Top health official: New York treats polio case as ‘tip of the iceberg’

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New York’s health commissioner said Thursday the state is treating it single case of poliomyelitis – the first patient known to be infected with the virus in the United States in nearly a decade – as “just the tip of the iceberg”.

“Based on past polio outbreaks, New Yorkers should know that for every case of paralytic polio observed, there may be hundreds more people infected,” the state health commissioner said. Dr. Mary T. Bassett said in a statement.

“Coupled with the latest discoveries on wastewater, the Department deals the only case of poliomyelitis like the tip of the iceberg of a much larger potential spread. As we learn more, what we know is clear: the danger of polio is present in New York today. We must face this moment by ensuring that adults, including pregnant women, and young children 2 months old are up to date with their vaccinations – the safe protection against this debilitating virus that every New Yorker needs,” she said.

The state Department of Health said that following the identification of polio in Rockland County, the virus was also detected in sewage samples from Orange and Rockland counties.

NY POLIO FEARS INCREASING WITH POSSIBLE ‘COMMUNITY SPREAD’ OF DANGEROUS VIRUS

This 1964 microscope image made available by the US Centers for Disease Control and Prevention shows the damage caused by the polio virus to human spinal cord tissue.

This 1964 microscope image made available by the US Centers for Disease Control and Prevention shows the damage caused by the polio virus to human spinal cord tissue.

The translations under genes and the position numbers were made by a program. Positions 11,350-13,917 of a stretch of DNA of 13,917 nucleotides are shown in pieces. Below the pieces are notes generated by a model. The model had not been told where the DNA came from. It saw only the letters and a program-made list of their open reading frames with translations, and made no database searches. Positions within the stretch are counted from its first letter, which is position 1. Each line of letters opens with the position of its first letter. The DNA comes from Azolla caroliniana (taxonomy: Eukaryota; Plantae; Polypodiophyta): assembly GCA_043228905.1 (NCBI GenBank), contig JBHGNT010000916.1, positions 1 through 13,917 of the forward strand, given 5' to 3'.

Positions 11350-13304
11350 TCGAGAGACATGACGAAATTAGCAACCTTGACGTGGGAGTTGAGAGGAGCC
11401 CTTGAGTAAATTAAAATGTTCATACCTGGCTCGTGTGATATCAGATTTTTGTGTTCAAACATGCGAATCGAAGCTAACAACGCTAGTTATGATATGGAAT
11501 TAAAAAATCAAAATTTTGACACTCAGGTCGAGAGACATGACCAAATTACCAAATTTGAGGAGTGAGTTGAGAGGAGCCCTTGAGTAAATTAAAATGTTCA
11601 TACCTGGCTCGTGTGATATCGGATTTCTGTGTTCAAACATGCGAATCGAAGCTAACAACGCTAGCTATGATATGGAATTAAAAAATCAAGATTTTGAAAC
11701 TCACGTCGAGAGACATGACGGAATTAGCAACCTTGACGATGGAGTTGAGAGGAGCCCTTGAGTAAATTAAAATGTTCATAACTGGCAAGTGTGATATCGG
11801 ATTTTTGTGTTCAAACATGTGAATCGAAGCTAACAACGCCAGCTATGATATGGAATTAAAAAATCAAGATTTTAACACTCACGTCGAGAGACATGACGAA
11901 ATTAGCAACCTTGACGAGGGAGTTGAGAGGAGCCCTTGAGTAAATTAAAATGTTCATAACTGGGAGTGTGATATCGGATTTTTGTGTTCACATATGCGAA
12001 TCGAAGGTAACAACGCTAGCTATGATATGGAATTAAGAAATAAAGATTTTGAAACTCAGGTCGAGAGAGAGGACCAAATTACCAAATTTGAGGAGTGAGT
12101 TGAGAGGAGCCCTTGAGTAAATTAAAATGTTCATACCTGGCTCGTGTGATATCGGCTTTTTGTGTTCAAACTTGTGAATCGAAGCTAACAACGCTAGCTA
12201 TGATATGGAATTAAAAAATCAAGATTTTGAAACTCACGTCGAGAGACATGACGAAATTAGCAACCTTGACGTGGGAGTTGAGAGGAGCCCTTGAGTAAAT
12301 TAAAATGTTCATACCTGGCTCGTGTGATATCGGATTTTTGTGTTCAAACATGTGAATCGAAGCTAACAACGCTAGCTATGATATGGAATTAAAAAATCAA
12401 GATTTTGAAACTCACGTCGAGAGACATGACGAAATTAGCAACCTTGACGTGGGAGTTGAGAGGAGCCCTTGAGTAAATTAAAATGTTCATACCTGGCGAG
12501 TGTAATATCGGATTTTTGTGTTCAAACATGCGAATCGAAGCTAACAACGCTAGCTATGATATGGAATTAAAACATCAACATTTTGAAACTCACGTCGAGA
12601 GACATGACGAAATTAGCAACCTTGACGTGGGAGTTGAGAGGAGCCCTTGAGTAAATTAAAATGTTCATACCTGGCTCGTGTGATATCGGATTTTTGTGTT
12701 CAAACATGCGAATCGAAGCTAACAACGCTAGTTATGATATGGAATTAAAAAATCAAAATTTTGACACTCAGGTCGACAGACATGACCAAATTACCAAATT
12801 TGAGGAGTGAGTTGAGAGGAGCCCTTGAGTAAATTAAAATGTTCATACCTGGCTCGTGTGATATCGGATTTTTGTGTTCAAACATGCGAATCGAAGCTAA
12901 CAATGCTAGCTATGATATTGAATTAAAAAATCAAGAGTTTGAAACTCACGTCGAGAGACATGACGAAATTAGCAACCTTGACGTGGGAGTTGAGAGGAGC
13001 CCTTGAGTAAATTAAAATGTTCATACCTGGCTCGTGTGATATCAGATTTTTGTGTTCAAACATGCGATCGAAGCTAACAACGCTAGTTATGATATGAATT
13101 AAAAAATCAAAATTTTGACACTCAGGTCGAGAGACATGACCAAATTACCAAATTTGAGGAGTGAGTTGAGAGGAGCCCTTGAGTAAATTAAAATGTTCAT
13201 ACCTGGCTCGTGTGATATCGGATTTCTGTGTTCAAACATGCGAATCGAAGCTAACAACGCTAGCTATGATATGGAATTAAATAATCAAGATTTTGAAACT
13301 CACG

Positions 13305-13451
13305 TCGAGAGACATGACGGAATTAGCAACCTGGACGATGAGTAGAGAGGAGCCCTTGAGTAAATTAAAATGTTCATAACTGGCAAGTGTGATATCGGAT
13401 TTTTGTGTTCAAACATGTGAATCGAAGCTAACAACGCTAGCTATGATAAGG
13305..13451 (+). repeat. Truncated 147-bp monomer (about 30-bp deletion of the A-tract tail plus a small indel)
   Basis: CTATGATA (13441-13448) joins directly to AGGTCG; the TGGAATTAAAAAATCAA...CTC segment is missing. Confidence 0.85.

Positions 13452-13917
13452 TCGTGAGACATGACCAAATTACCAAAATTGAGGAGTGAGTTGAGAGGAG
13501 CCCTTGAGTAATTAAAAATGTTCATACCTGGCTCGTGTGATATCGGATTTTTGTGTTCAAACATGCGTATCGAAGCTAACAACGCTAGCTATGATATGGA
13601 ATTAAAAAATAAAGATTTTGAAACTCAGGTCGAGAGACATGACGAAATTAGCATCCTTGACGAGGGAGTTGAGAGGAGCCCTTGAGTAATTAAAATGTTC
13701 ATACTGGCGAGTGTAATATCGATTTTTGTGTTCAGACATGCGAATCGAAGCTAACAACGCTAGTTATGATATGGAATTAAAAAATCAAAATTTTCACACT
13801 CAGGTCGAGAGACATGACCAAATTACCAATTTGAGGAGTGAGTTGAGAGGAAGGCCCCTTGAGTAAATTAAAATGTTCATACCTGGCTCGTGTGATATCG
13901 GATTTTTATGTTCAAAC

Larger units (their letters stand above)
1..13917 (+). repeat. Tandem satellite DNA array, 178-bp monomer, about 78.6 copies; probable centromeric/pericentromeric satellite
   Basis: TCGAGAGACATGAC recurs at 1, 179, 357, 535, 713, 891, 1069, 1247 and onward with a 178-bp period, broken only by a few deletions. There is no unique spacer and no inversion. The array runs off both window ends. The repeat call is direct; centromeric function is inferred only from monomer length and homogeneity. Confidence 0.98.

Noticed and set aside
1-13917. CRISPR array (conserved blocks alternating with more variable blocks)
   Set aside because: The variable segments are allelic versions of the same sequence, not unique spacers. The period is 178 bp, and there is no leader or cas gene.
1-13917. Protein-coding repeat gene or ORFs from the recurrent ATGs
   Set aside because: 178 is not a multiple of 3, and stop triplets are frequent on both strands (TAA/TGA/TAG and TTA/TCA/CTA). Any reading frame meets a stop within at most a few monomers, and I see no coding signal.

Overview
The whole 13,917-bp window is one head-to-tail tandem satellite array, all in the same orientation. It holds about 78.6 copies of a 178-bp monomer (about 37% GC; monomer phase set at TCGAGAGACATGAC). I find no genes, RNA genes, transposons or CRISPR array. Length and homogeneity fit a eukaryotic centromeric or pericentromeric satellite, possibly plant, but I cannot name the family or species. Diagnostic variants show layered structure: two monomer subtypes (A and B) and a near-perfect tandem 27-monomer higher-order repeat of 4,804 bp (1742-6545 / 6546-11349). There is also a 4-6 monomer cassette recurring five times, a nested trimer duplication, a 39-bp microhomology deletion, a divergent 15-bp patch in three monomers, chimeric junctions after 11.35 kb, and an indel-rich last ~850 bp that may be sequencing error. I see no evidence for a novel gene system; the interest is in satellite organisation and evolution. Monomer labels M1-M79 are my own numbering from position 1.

(Dr. Karp/Emory University/CDC via AP)

Authorities found seven positive samples from Rockland County and Orange County that are genetically linked to the previously identified individual paralytic polio case.

“These results provide further evidence of local – not international – transmission of a polio virus that can cause paralysis and potential community spread, underscoring the urgency for every adult and child in New York to get vaccinated, especially those in New York. the greater New York metropolitan area“, wrote the ministry.

The investigation into the origin of the virus is in progress.

This 2014 illustration made available by the United States Centers for Disease Control and Prevention depicts a polio virus particle.  Thursday, July 21, 2022.

This 2014 illustration made available by the United States Centers for Disease Control and Prevention depicts a polio virus particle. Thursday, July 21, 2022.
(Sarah Poser, Meredith Boyter Newlove/CDC via AP)

NEW YORK COUNTY OFFICIAL URGES RESIDENTS TO GET IMMUNIZED AFTER FIRST POLIO CASE IN YEARS

All unvaccinated New Yorkers should get vaccinated immediately, with residents of these counties and the greater New York metropolitan area being most at risk of exposure.

FILE - Parents and their children line up outside a Syracuse school to receive the Sabin oral polio vaccine on August 28.  29, 1961.

FILE – Parents and their children line up outside a Syracuse school to receive the Sabin oral polio vaccine on August 28. 29, 1961.
(AP Photo, File)

Although there is no cure for poliomyelitis, it can be prevented through vaccination.

Poliomyelitis is highly contagious and a person can transmit the virus even if they are not sick.

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Symptoms can take up to 30 days to appear, and some cases can lead to paralysis or death.